It stands to reason that the decadal population growth rate should also exhibit pattern similar to the population density since the growth in population density and growth in population will move in tandem if area of the state or the district has remained constant.
If we look at the 2001 census data for the decadal population growth among the states, three distinct belts emerge (Table). First are the states with low decadal growth rate of below 20%, basically in the south-eastern part of the country and the northern trio of Punjab (19.8), Himachal Pradesh (17.5) and Uttarakhand (19.2). Second the states with higher than 24% growth in the ‘cow belt’ and surprisingly a number of the seven sisters. Intermediate growth rate of 20 to 24% marks the remaining states in a fairly contiguous pattern.
But when we look at the district levels a threefold grouping does not help. In its place a two-fold classification of decadal growth rate of below or above 21.5% gives two clear groups of states.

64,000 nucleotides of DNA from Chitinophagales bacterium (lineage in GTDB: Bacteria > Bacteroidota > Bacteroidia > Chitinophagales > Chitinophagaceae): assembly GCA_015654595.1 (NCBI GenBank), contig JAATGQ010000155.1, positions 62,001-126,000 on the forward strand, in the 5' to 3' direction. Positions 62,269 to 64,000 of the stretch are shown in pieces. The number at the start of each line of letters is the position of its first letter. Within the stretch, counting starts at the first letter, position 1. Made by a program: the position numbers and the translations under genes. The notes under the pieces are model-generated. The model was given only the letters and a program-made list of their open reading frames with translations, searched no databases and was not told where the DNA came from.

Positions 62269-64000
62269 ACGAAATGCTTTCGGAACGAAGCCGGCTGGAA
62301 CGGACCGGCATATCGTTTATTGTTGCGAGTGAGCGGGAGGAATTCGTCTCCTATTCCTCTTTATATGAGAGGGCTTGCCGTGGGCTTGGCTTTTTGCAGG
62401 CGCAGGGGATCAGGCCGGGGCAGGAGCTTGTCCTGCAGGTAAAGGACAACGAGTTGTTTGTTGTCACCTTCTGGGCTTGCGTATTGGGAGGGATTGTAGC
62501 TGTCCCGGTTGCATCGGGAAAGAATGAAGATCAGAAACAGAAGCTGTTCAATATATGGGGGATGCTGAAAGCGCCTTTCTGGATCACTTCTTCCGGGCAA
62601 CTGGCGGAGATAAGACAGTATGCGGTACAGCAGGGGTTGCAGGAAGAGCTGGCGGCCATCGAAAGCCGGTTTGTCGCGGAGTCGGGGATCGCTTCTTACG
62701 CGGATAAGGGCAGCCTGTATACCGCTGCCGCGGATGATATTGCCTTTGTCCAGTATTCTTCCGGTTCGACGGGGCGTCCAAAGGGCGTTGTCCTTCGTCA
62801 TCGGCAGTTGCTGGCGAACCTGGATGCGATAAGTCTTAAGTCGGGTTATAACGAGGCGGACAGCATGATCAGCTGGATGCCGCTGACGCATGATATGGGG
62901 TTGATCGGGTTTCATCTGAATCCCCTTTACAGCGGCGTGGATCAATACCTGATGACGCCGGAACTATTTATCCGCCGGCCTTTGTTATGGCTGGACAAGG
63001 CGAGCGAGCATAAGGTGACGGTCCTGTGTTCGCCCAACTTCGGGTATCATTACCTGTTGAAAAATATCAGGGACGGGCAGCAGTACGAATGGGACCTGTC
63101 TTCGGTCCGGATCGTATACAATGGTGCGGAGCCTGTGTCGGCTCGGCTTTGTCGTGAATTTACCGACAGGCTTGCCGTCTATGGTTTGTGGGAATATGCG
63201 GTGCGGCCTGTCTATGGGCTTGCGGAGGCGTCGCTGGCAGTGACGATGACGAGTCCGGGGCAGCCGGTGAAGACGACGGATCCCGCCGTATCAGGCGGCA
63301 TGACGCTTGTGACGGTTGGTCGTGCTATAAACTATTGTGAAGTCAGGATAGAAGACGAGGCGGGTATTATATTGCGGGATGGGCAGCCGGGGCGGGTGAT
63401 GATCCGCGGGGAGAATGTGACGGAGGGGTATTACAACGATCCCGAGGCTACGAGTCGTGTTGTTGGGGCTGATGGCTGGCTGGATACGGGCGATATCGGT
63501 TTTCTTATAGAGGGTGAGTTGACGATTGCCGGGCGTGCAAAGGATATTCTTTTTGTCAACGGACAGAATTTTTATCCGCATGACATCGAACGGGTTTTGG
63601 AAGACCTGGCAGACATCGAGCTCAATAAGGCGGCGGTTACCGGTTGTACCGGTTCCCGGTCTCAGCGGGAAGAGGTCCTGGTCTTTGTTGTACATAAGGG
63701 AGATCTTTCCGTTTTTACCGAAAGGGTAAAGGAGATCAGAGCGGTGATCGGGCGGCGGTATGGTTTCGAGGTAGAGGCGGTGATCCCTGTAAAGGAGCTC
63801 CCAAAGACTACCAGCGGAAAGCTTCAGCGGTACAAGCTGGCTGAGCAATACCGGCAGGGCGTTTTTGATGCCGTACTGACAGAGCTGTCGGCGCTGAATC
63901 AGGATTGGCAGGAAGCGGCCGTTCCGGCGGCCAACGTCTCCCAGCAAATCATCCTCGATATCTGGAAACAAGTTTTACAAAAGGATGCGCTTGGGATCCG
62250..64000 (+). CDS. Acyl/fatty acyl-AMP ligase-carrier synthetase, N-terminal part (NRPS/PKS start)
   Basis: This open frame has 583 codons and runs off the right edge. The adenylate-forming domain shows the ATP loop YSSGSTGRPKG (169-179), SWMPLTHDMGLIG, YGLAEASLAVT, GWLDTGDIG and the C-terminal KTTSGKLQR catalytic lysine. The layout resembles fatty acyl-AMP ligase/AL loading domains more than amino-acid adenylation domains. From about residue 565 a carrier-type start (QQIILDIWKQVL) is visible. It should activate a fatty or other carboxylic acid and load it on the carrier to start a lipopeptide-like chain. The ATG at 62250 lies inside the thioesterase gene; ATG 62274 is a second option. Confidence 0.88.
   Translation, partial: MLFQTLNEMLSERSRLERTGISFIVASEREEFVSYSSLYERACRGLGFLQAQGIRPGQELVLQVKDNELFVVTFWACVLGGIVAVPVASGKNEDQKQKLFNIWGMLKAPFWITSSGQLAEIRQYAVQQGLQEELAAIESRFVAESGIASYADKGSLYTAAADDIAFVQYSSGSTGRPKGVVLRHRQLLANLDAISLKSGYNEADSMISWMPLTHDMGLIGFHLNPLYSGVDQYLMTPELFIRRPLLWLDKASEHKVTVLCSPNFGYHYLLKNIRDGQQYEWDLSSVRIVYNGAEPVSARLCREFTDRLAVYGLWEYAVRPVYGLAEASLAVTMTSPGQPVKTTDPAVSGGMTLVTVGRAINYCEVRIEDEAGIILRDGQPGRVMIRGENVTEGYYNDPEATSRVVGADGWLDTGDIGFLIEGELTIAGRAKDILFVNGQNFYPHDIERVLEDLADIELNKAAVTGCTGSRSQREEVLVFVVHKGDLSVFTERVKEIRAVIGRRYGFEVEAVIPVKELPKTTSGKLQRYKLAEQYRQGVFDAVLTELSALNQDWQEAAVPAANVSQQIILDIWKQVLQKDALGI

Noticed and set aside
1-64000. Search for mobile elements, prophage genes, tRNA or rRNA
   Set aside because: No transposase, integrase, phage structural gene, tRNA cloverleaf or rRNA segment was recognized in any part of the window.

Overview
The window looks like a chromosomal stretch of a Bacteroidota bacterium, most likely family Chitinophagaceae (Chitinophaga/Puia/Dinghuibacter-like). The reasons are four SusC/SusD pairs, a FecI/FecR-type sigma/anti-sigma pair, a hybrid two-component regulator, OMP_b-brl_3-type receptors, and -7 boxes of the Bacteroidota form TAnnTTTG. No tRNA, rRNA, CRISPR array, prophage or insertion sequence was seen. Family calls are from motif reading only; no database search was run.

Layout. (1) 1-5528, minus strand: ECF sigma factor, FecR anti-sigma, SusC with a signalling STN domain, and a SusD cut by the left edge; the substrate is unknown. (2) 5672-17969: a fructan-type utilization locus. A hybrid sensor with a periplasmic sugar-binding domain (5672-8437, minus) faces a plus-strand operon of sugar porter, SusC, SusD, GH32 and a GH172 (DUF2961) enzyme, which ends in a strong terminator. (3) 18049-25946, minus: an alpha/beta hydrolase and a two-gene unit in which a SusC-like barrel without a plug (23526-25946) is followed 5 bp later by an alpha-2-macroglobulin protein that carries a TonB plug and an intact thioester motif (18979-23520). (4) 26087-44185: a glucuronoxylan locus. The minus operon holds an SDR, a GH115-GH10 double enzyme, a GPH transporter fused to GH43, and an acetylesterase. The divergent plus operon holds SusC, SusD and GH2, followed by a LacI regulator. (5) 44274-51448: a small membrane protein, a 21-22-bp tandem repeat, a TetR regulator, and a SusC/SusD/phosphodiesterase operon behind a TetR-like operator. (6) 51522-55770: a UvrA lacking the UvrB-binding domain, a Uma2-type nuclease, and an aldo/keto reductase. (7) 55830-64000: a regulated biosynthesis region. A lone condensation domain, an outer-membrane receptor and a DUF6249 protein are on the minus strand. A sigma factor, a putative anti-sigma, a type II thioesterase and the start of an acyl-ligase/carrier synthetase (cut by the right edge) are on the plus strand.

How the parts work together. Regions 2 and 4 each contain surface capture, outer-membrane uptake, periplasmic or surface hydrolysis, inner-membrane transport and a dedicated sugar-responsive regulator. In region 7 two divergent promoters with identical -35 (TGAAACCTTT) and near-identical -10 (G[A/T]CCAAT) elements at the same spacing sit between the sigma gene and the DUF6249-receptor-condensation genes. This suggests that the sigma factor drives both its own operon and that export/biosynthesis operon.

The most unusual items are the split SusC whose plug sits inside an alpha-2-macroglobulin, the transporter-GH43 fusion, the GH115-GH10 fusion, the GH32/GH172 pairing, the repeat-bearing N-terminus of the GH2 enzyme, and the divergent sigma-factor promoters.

How does the picture of 2011 look like? The three fold division in 2001 now gets into a twofold divide. There are states growing at less than 17.5% decadal growth rate on the south-eastern side and Punjab and Himachal Pradesh in the north. Others states in the north and north western side, and many states in the north east, growing at greater than 17.5%. A matter of concern should be the states of Uttarakhand and Chhattisgarh which show rather high rate of decadal growth compared to the 2001.
At the district level 2011 map shows an even more striking pattern. At a cut off level of 17% decadal growth rate, India gets clearly divided into two groups. Again we see a south-eastern group of districts and districts of Punjab and Himachal growing below this cut-off level with rest of the districts continuing at a faster pace.
What conclusions do viewers like to draw from these patterns?
[Win prizes for insightful contributions and acknowledgments certainly.]